On Friday 7th October 2011 Right in the Gary Kellys (Matthew McKeith and Jeff Griffiths) travelled to Elland Road to visit the office of Yorkshire Radio. The reason for this journey had been to interview the Leeds United commentator Thom Kirwin, arranged through the social medium Twitter. Our theory was, as fans we all like to discuss and debate Leeds United but who is better placed to comment than a man paid to watch Leeds United home and away…
Some Leeds United fans see Yorkshire Radio as an extension of the long arm of the law, otherwise known round Leeds as Ken Bates’ propaganda machine, and refuse to listen. Whilst this has never particularly been our view (we have always enjoyed listening to the games we cannot attend) there was, undoubtedly, an element of trepidation sitting parked outside Elland Road. Prior to entering the office which housed Yorkshire Radio, discussion had been centred around the CCTV which had no doubt alerted security of our arrival, the heavies on the door and the stern warnings we would no doubt receive regarding which topics were available for discussion. We were seeing shadows in every corner, hearing whispers in every silence, a smell that can be only described as menacing filled the air around Yorkshire Radio…
Or that’s how this pretty little picture would have been painted had this interview been conducted by the BBC or any of the footballing authorities always eager to paint Leeds United in the darkest shade of despair. Fortunately within approximately 3 seconds (or however long it took us to walk up the dim staircase leading to the main entrance) of entering the Yorkshire Radio office we realised our concerns were misplaced. We were greeted by a friendly atmosphere and a smiling workforce of about 3 members. Following a short tour of the Yorkshire Radio office (smaller than we imagined) and offers of drinks, we sat in an office with the promise of twenty minutes of Thom’s time. Meeting Thom was initially a strange experience, having heard the man commentate on Leeds for a good few years now but never having seen his face it was interesting to meet a man who, in his own words, looked very similar to Tubes from Soccer AM. With only twenty minutes to play with we were eager to begin…
An hour and a half later we walked away having spent the whole time discussing Leeds United with a man as passionate as ourselves about the club. Here is the first part of RITGKs meeting with Thom Kirwin:
RITGK team Matthew Mckeith and Jeff Griffiths with Thom Kirwin
Basically, it’s every Leeds fan’s dream job you’ve got. How did you come about it?
Well I’d always wanted to do it, since I was probably 9 or 10. I’d been going to Leeds about 3 or 4 years then and got the buzz. I was rubbish at football so… the only other way I could think about getting into it was through the radio side of it. I loved radio commentaries and listening to Leeds away games and stuff… I always loved the radio, everything about it, more than tv, more than any other medium It was a matter of trying to get from A to B… A Levels, University, trying to get toward this. I did a journalism degree in Preston, came out of university looking for a job but the industry is pretty intense, pretty competitive, especially radio. I worked for an internet sports company, writing match reports and things like that. Eventually this (Yorkshire Radio) got set up, I applied.. I’d seen a board at one of the games saying Yorkshire Radio coming soon, something like that. I’d heard a rumour about it, saw the job advertised. I think they were after someone to do what I do now, reporting on Leeds during the week and then commentating but they couldn’t find anyone. I didn’t have any commentary experience so they got a commentator in on the Saturday and me during the week. It was very different back then.
What season was this?
Just before Cardiff… I got the job or I knew I was going to get the job before Cardiff so I thought bloody hell!!! I could be involved with a Premier League team here. I thought this is going to be unbelievable… and then we lost that (laughing…) and then we got relegated the season after. It was a combination of luck and timing really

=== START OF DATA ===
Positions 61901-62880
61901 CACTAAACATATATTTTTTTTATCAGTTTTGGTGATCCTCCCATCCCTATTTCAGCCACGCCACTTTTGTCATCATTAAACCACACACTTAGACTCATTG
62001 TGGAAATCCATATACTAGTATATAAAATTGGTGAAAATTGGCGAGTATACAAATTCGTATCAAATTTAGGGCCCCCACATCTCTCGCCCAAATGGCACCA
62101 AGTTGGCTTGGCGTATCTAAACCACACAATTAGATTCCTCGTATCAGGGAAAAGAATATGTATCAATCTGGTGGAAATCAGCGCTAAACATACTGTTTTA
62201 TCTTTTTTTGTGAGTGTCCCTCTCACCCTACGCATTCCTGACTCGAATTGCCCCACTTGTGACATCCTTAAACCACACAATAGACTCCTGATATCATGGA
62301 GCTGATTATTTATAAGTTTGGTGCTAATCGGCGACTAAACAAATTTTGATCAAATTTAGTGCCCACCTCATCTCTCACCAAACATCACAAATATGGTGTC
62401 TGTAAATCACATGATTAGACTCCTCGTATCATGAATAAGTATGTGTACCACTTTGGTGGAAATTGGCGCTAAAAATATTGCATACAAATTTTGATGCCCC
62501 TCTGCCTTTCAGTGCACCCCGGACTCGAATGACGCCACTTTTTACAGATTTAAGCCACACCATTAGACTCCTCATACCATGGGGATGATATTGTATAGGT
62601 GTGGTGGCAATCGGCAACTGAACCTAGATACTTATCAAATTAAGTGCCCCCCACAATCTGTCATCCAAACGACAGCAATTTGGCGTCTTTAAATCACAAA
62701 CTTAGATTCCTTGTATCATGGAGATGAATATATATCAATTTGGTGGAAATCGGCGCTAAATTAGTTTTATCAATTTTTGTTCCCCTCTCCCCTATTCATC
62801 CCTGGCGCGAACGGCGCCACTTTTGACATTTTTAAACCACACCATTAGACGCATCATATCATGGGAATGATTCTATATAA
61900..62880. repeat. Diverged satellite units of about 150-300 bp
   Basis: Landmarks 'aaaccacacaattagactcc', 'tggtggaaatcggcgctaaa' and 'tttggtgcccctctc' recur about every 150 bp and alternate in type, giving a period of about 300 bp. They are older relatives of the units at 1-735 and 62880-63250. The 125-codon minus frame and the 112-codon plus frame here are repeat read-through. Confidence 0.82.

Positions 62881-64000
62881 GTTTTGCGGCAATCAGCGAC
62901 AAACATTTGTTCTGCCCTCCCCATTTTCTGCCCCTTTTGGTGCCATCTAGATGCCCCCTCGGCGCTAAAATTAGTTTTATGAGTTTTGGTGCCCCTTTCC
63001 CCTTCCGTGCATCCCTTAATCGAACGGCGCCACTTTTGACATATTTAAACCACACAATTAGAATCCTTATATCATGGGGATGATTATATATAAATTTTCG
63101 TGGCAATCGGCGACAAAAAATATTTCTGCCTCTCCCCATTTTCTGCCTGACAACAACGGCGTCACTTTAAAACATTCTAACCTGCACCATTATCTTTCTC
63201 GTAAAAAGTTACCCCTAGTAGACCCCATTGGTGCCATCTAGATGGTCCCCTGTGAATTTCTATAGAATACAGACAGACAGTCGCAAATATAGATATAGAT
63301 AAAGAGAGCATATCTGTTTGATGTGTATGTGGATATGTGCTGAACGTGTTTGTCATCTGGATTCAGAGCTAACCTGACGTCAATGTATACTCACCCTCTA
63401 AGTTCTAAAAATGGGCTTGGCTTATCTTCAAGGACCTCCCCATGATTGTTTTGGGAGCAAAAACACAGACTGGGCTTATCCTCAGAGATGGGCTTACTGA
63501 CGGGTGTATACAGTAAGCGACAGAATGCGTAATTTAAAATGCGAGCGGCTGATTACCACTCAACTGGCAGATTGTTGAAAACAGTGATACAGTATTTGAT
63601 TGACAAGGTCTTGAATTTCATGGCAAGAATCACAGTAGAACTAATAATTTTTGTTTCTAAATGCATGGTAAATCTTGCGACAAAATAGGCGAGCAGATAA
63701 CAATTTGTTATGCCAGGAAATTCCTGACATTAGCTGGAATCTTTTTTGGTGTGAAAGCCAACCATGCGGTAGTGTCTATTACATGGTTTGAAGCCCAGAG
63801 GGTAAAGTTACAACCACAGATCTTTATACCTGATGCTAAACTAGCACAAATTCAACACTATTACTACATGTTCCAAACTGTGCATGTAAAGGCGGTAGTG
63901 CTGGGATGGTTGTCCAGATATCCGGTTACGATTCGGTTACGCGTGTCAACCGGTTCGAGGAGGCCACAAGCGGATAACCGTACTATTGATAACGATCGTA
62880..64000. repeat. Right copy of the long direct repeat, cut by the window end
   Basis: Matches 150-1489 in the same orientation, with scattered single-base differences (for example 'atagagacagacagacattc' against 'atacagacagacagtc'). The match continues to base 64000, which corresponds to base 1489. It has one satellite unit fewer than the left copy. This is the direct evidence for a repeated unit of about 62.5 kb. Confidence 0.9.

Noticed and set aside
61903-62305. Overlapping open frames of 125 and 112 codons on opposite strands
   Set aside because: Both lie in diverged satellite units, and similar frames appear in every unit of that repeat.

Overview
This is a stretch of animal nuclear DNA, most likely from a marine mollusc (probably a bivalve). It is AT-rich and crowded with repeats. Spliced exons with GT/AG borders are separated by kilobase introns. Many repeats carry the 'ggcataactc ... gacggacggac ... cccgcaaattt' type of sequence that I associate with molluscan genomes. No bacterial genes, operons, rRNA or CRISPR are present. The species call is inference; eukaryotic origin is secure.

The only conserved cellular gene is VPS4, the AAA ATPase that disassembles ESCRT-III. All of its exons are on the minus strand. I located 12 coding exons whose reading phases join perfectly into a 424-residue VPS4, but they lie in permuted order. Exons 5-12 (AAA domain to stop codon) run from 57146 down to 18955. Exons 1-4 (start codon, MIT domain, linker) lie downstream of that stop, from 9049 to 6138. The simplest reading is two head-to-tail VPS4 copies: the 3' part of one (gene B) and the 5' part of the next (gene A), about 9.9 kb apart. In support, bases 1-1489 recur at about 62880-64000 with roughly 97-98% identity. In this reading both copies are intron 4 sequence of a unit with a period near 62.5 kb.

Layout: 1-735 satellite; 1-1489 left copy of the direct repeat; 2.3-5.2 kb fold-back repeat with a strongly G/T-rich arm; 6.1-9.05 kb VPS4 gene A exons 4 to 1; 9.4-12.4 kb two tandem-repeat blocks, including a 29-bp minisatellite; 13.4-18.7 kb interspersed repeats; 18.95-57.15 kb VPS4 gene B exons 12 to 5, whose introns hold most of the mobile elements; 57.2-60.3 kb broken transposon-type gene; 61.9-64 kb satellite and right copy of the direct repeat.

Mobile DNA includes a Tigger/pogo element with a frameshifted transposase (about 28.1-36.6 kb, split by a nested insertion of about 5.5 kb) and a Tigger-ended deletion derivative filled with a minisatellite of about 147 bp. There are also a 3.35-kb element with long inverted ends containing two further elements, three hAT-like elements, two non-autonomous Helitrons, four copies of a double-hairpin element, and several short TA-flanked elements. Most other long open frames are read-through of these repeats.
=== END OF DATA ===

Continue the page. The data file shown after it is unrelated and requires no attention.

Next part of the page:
Can you remember your first game as commentator?
It was a few years into being here that I got the call up. It was Gary Mac’s first season… 2008/09. Scunthorpe away… we won 2-1. I was going through the archives actually and I came across that game, I sound completely different it was awful. In fact I did a few games the season before, Forest at home 1 all, did a few pre-season games but they don’t count.
I listened to a few this year… sounds like hard work…
Yeah I’m not the biggest fan of pre-season as they’re hard to commentate on. . I enjoy going on the tours, and it’s a good chance for me to… sort of build relationships with the players, especially the new signings but there weren’t many this year. The games are crap, just warm up games. The problem is you shouldn’t call them friendlies, if you called them practice matches no one would get carried away but because they’re called friendlies everyone gets excited. We build them up here, if you’ve been to any you know what they’re like,
Yeah, Michael Brown looked good then…
The Newcastle game was alright…
Yeah yeah the games against Premiership opposition, Blackburn, Wolves, Newcastle etc.
Right then, voice for radio or do you consider yourself good looking enough for TV?
No no, (laughs…) that’s part of the reason I’m on the radio. I’ve had a few chances… some people say I’ve got a voice for print actually as well.
You’ve been on LUTV though haven’t you?
Yeah yes I have, reluctantly though. If they’re filming me doing something then whatever but I’m not a fan of being on TV at all. The problem is… in this game now journalists are expected to be able to do video, to write, do radio… be able to do everything. You can’t really say oh I’m just radio or I’m just print because nowadays people from the YEP are coming to press conferences with cameras. It’s all for websites, all multimedia now.
Like being a utility player…
Yes I’m the Andrew Hughes of things.
What’s the best part of the job then?
Best part of the job is watching the games, no doubt about it. I mean some people think you must be mates with the players but… I mean I thought that when I got the job, don’t get me wrong I’m good friends with a few of them but… when I got the job I thought oh this is gonna be great I’m gonna be hanging out with the players and stuff like that.
The reality is very different. When I first started it was Gregan, Butler, Kelly, Sullivan, Derry… that was an older dressing room and I was coming into it all fresh faced but its changed now as I’ve been here longer than all of the players so I’m much more confident about things. I can talk to them a bit more on their level… but footballers and me are obviously quite different. I mean some of the players are great, I’m not naming names but… others are like your more stereotypical footballers.
Certain players I’ve got a bit more in common with… (pause) Snodgrass, Howson, Bromby, Parker.